From the Director

Dr Nick Gales with a pack in the field near Casey research station.
Director, Dr Nick Gales, on a field trip near Casey research station. (Photo: Adam Roberts)

As this magazine went to press, entries for the “Name our Icebreaker” competition were flooding in from schools around Australia.

The competition is a unique and exciting opportunity for Australian students in grades 5 to 8 to play a role in Australia’s Antarctic history and to learn more about the Australian Antarctic Program through associated classroom materials aligned with the curriculum.

These students are our future Antarctic scientists, station leaders, or the huge range of occupations that are key to supporting our program. Twelve students from the winning classes in the primary and secondary school sectors will be privileged to a flight down to Wilkins Aerodrome to experience Antarctica first hand. This extraordinary prize is sure to drive a huge amount of interest in our new state-of-the-art icebreaker.

The Australian Antarctic Program is also looking to the future through the development of a heavy-lift aviation capability, in association with the Royal Australian Air Force (RAAF). This past season the RAAF C17-A Globemaster made seven flights in support of the program, including an airdrop of fuel to support deep field science. Traditionally, fuel has been flown into the field using helicopters or ski-equipped aircraft. However, it takes an extended weather window and numerous flights to move the same amount of fuel as delivered by the C17-A in a single mission. Proving this concept is a major capability step for science. A major project to scope out the feasibility of year-round aviation access to Antarctica is also underway, and more details will follow in a future issue of this magazine.

Keeping all our ships and aircraft in motion and ensuring the safety of our Antarctic operations is the job of a team of highly talented people at Head Office and in Antarctica. In this issue we profile some of the people behind these important roles.

On the scientific front, this Antarctic season saw a range of investigations conducted on the Totten and Sørsdal glaciers to better understand ice shelf processes, including the role of surface meltwater in ice-shelf thinning. Glaciologists are now planning next season’s work – and we’ll bring you an update in a future issue.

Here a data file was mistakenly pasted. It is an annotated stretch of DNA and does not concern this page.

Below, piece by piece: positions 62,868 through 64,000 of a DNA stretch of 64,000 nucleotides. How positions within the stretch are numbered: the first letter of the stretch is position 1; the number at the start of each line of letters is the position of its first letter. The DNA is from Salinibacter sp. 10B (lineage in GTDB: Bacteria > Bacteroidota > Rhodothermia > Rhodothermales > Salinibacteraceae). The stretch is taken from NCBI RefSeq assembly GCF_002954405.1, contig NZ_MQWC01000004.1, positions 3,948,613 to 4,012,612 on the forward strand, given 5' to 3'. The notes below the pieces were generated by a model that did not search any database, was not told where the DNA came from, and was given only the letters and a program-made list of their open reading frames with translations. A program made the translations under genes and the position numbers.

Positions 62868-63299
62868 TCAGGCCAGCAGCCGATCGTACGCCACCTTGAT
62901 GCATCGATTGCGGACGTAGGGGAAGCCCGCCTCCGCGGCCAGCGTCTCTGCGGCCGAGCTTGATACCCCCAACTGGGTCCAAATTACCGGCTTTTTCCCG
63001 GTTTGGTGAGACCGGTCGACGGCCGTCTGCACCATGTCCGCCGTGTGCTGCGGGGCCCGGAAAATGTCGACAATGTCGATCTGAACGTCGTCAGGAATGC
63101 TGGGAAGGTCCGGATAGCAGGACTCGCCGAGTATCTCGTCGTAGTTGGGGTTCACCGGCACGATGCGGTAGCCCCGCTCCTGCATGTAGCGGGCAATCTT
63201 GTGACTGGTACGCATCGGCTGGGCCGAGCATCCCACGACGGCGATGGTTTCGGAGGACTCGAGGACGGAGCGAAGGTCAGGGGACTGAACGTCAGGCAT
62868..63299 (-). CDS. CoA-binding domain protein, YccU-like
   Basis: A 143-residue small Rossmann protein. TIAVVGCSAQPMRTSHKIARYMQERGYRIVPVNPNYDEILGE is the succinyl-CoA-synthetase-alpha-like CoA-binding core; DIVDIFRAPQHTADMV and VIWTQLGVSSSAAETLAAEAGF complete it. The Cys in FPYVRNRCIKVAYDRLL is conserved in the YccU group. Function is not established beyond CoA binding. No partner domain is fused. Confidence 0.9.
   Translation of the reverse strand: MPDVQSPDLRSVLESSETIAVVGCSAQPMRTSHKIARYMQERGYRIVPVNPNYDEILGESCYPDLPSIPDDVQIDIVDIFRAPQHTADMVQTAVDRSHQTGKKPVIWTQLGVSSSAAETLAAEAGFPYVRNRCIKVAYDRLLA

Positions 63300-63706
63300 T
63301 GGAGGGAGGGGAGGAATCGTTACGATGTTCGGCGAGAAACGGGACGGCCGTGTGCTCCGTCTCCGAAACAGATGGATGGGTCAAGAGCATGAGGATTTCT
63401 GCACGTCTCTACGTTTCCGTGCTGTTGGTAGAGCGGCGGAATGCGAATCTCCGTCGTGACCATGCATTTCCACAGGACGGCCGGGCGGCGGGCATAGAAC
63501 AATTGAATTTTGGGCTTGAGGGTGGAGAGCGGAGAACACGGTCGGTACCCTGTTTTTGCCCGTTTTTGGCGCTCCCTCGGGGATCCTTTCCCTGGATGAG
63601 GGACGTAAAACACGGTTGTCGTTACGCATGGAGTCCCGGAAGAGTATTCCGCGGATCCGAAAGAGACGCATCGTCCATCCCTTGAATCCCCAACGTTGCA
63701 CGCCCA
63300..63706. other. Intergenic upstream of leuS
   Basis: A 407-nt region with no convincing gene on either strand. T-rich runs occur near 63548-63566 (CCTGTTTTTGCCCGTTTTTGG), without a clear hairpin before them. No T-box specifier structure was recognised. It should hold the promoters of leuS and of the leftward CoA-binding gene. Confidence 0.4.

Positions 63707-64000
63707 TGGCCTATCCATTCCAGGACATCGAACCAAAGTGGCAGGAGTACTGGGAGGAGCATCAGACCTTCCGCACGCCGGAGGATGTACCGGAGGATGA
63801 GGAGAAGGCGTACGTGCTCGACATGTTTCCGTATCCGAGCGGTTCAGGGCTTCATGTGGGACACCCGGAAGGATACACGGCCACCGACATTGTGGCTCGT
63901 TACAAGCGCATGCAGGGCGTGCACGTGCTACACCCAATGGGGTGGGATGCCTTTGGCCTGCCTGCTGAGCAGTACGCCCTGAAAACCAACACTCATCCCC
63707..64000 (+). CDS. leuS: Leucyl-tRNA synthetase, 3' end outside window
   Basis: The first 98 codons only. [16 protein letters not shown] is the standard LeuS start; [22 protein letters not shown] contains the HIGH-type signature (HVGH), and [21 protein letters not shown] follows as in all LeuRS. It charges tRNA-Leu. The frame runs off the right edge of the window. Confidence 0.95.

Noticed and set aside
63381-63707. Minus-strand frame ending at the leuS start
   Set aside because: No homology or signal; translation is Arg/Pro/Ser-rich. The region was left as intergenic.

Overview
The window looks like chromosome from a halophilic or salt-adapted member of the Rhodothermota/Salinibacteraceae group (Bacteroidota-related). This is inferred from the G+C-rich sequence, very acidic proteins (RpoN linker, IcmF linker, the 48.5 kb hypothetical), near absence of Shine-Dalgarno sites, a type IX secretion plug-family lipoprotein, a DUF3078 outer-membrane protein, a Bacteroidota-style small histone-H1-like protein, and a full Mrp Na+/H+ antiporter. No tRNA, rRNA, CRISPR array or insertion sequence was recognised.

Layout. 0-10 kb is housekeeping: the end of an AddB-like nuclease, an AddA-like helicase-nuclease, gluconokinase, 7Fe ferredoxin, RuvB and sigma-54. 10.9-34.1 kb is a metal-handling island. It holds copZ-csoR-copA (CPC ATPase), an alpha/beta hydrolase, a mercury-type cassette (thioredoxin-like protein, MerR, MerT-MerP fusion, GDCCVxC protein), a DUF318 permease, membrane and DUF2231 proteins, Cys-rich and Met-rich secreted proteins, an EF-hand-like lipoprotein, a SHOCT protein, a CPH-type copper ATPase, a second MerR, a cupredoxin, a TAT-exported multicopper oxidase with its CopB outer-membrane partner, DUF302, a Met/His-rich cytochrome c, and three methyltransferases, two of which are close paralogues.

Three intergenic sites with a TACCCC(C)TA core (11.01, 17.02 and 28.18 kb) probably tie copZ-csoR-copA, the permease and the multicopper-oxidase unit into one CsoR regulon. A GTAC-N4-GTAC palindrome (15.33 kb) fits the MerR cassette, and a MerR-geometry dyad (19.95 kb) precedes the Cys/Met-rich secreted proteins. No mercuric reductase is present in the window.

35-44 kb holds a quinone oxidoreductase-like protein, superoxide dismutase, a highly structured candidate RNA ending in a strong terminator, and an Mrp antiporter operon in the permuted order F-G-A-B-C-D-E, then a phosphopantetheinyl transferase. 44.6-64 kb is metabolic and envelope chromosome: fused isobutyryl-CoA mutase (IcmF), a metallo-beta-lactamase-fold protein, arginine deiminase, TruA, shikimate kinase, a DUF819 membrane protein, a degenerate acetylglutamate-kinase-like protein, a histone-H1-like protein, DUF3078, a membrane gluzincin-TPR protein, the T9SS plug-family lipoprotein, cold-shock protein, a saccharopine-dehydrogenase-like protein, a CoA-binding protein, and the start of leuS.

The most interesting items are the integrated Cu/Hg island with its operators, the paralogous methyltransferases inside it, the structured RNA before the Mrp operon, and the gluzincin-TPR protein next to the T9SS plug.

Whale research was also a feature of the season, with work tagging humpback and minke whales off the Antarctic Peninsula, and acoustic tracking of blue whales as part of the multi-disciplinary Antarctic Circumnavigation Expedition. Both research activities will provide important information to the International Whaling Commission in support of whale science and conservation. In this issue we also look at the success of the International Whaling Commission’s Southern Ocean Research Partnership, which for the past eight years has driven innovative, non-lethal approaches to studying whales.

International collaboration is an inherent part of our work in Antarctica and enshrined in the Antarctic Treaty System. As part of Australia’s obligation under the Comprehensive Nuclear-Test-Ban Treaty, Davis research station will become the site of a monitoring facility for nuclear explosions in the atmosphere. The site will form part of an International Monitoring System, but it will also provide useful data for much broader research applications.

In my view, spreading the word about our Antarctic activities is as important as the work itself. This season we were fortunate to have a prolific and talented wordsmith visit Casey research station as part of the Australian Antarctic Arts Fellowship. Speculative fiction author Sean Williams collected insights and inspiration for a novel about Antarctica and wrote a blog about his adventure. His book, merging alien fiction with the Heroic Age of exploration, will bring Antarctica to a whole new audience, and no doubt collect some new fans along the way.

Finally it is with sadness that we mark the 100th anniversary of the sinking of the Australasian Antarctic Expedition’s ship, the SY Aurora, and the loss of her crew, off the coast of New South Wales. The ship was key to Mawson’s expedition and, as a result, Australia’s reach and influence in Antarctica. One hundred years on we are building a very different ship, to support a new era of Antarctic research and exploration.

Dr Nick Gales
Director, Australian Antarctic Division